Tag Archives: tools

New Census Bureau Interactive Map Shows Languages Spoken in America

“The U.S. Census Bureau today released an interactive, online map pinpointing the wide array of languages spoken in homes across the nation, along with a detailed report on rates of English proficiency and the growing number of speakers of other languages. The 2011 Language Mapper shows where people speaking specific languages other than English live, with dots representing how many people speak each of 15 different languages. For each language, the mapper shows the concentration of those who report that they speak English less than “very well,” a measure of English proficiency. The tool uses data collected through the American Community Survey from 2007 to 2011.” (via U.S. Census Bureau)

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Census Bureau’s New Tool Puts Congressional District Statistics at Your Fingertips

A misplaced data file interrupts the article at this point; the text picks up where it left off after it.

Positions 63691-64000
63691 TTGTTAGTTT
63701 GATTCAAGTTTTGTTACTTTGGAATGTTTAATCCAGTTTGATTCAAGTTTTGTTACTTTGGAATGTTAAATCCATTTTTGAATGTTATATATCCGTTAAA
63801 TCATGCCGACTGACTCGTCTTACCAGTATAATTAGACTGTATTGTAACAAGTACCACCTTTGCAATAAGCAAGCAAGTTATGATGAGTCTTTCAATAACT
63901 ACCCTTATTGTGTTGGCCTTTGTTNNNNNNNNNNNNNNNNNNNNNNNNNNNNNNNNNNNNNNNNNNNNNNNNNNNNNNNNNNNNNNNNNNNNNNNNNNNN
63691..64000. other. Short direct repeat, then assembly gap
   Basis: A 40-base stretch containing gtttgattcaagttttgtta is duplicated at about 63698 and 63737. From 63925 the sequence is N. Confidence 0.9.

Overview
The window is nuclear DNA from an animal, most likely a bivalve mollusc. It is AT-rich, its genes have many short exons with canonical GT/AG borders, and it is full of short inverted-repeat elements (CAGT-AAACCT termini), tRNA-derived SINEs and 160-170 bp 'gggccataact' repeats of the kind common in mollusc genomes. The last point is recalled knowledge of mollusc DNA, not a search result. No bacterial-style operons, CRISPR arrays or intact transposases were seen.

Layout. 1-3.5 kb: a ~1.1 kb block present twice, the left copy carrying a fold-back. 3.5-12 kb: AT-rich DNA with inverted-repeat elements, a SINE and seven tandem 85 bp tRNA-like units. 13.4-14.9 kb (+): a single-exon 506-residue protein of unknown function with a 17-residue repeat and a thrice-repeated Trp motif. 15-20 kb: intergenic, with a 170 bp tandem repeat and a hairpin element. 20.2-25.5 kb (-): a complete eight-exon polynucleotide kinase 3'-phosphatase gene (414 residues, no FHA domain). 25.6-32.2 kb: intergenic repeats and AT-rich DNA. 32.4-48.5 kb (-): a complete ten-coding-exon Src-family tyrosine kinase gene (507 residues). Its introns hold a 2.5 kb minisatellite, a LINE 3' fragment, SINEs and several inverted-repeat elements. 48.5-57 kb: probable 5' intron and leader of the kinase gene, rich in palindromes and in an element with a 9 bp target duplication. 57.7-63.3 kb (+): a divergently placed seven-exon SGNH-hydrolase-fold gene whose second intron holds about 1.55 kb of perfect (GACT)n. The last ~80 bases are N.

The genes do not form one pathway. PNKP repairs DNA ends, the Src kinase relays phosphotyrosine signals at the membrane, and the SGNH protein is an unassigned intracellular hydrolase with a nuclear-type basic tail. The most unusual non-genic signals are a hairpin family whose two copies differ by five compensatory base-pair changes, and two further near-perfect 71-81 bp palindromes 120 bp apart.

“The U.S. Census Bureau has released My Congressional District, the first interactive tool geared exclusively toward finding basic demographic and economic statistics for every congressional district in the U.S. This Web app uses the latest annual statistics from the American Community Survey, providing the most detailed portrait of America’s towns and neighborhoods. Users can sort through statistics in five key categories upon selection of a specific district in the application. Summary level statistics covering education, finance, jobs and housing, as well as basic demographic information, can quickly be displayed, downloaded and shared with others. A major feature of the My Congressional District app is the ability to embed a selected 113th congressional district on a user’s own webpage. The embedded district will display the latest statistics from the American Community Survey, allowing visitors to quickly view statistics for any of the 435 congressional districts and the District of Columbia.” (via U.S. Census Bureau)